Geared toward adolescents with brain injuries, this set of 7 manuals tackle how to develop educational programs to meet the special needs of students with a brain injury. The book set includes the following titles:
Students with Brain Injury: Challenges for Identification, Learning and Behavior in the Classroom
Katherine Kimes, Ed.D., Marilyn Lash, M.S.W. and Ron Savage, Ed.D.
A brain injury can have many physical, cognitive and behavioral consequences for students. This manual gives educators and parents a foundation for understanding the educational needs and behavioral challenges of children with traumatic brain injuries with in-depth discussions of how to help students think and learn and how to help students with behavioral challenges.
Strategies for Managing Challenging Behaviors of Students with Brain Injuries
Stephen Bruce, M.Ed., Lisa Selznick Gurdin, M.S., BCBA, CBIS-CE and Ron Savage, Ed.D
Behaviors in students with brain injuries are often the most frustrating, confusing and problematic issue for educators and parents at home and in school. This manual explains how brain trauma can affect behavior in a student. It provides a systematic step by step approach to using applied behavior analysis to address challenging behaviors in students with brain injuries. The manual comes with a CD with all worksheets and forms.
Signs and Strategies for Educating Students with Brain Injuries
Marilyn Lash, M.S.W., Gary Wolcott, M.Ed., and Sue Pearson, M.A.
Educating a student with a brain injury can be challenging for teachers and therapists unfamiliar with the immediate and long-term consequences of brain trauma. This manual describes the effects of acquired brain injuries on a student's learning, behavior, communication, cognition and adjustment in school and at home. There are strategies for instruction, support and accommodation with student vignettes.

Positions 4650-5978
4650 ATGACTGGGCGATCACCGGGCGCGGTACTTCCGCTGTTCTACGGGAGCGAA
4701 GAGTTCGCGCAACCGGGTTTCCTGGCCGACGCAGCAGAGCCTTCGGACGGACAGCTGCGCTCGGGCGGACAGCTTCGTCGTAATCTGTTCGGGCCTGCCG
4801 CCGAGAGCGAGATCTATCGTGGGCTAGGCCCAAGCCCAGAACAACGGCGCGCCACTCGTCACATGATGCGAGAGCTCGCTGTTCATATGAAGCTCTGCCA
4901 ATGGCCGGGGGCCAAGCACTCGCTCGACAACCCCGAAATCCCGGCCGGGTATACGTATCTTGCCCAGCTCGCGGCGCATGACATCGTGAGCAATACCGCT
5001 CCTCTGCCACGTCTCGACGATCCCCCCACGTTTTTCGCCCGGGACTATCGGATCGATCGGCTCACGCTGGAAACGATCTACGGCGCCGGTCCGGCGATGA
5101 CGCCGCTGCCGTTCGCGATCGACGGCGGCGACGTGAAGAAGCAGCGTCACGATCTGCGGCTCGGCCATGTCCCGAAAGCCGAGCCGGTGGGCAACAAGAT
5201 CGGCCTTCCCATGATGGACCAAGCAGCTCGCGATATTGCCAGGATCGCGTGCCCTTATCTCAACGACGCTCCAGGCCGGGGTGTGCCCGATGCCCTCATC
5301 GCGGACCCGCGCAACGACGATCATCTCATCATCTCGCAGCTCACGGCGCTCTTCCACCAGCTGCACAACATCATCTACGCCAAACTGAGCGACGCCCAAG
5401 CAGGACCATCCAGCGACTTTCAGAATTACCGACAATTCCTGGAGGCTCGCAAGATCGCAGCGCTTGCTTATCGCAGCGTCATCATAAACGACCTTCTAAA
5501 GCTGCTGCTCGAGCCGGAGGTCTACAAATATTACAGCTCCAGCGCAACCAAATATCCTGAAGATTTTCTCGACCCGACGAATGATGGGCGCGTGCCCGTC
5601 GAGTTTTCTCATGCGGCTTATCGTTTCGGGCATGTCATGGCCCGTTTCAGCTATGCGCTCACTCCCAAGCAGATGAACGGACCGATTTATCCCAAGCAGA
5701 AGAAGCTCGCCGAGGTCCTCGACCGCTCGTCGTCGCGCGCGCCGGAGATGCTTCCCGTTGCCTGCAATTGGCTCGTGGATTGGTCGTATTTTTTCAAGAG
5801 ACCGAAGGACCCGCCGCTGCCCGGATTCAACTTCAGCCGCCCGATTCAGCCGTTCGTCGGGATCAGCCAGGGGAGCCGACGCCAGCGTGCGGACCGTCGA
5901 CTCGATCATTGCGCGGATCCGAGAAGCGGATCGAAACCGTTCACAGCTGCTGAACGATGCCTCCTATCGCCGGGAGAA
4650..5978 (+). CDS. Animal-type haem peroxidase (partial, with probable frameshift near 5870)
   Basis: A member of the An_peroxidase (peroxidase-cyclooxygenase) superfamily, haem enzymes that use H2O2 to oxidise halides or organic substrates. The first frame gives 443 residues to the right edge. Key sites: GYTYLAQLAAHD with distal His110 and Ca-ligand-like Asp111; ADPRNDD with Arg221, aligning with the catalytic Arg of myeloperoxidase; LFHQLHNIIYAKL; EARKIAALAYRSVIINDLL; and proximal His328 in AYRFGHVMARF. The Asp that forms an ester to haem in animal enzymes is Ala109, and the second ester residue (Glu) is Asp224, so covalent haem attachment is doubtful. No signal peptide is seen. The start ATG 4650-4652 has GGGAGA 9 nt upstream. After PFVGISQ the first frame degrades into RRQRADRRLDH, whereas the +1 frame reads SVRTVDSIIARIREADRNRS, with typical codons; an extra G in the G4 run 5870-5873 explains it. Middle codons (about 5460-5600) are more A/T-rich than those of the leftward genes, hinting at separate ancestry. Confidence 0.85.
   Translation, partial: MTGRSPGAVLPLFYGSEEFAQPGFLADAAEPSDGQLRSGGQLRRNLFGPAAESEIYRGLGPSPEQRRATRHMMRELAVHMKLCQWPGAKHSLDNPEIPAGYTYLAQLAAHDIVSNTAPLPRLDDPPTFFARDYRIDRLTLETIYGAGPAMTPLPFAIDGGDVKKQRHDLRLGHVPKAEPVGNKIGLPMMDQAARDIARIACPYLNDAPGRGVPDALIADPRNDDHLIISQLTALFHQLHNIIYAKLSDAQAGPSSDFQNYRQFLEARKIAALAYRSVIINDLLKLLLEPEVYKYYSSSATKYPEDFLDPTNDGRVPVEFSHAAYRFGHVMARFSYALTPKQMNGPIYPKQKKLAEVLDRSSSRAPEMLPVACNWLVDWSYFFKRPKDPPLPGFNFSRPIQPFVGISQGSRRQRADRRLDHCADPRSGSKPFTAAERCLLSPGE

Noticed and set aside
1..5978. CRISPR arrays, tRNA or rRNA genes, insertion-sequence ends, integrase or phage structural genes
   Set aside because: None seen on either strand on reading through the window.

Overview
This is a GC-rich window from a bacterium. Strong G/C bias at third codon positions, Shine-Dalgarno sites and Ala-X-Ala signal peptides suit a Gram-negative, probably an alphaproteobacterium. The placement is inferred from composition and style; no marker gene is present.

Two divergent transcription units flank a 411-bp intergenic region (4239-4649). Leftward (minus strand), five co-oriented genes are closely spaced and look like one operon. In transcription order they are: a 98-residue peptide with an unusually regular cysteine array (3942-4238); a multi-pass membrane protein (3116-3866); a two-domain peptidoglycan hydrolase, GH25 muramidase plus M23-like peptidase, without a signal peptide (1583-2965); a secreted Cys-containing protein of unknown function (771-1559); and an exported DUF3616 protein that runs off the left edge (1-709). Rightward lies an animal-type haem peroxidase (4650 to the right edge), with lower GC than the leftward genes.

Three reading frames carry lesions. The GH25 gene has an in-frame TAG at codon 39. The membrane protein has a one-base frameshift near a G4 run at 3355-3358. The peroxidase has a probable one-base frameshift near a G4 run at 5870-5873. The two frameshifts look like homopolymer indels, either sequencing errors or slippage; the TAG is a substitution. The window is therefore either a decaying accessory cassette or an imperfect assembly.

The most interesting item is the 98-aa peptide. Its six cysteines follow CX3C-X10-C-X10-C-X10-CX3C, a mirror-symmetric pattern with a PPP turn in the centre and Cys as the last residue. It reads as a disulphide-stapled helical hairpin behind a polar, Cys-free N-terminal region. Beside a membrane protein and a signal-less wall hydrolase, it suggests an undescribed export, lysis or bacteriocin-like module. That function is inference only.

Learning and Cognitive Communication Challenges: Developing Educational
Programs for Students with Brain Injuries
Roberta DePompei, Ph.D. and Janet Tyler, Ph.D.
Cognitive communication - or how the student with a traumatic brain injury (TBI) thinks and learns – can challenge educators unfamiliar with TBI. This manual explains the dynamics of cognitive processes and classroom behaviors. Developmental challenges are explored with the increased language demands of English and Language Arts, Social Studies, Mathematics, and Science.
Parents and Educators as Partners: A workbook on helping your child after brain injury
Marilyn Lash, M.S.W. and Bob Cluett, A.D.
Workbook for parents of children and youth with acquired brain injury shows how to work more effectively as partners with educators to address the student's special needs for education and support in the classroom. It shows how to apply 6 essential skills used by professional case managers to negotiate educational services for the student. Included with the manual is a CD with over 60 pages of printable worksheets.
Compensatory Systems for Students with Brain Injuries
Ann Glang, McKay Moore Sohlberg and Bonnie Todis
Developing and implementing compensatory strategies for students with TBI or traumatic brain injury are complicated by multiple teachers and classroom changes in middle and high schools. This manual shows educators how to select a compensatory system, teach students how to use it, and monitor its effectiveness with adolescent students with a consistent plan for all teachers and classes.
Changes in Self Awareness Among Students with Brain Injuries
McKay Moore Sohlberg, Ph.D., Bonnie Todis, Ph.D., and Ann Glang, Ph.D.
A student with a traumatic brain injury or TBI may have limited awareness of cognitive, social and behavioral difficulties. This can be challenging for educators as the student may resist supports and accommodations. This manual explains how brain trauma can affect self awareness and shows educators how to use awareness activities to help students with brain injuries in middle and high schools.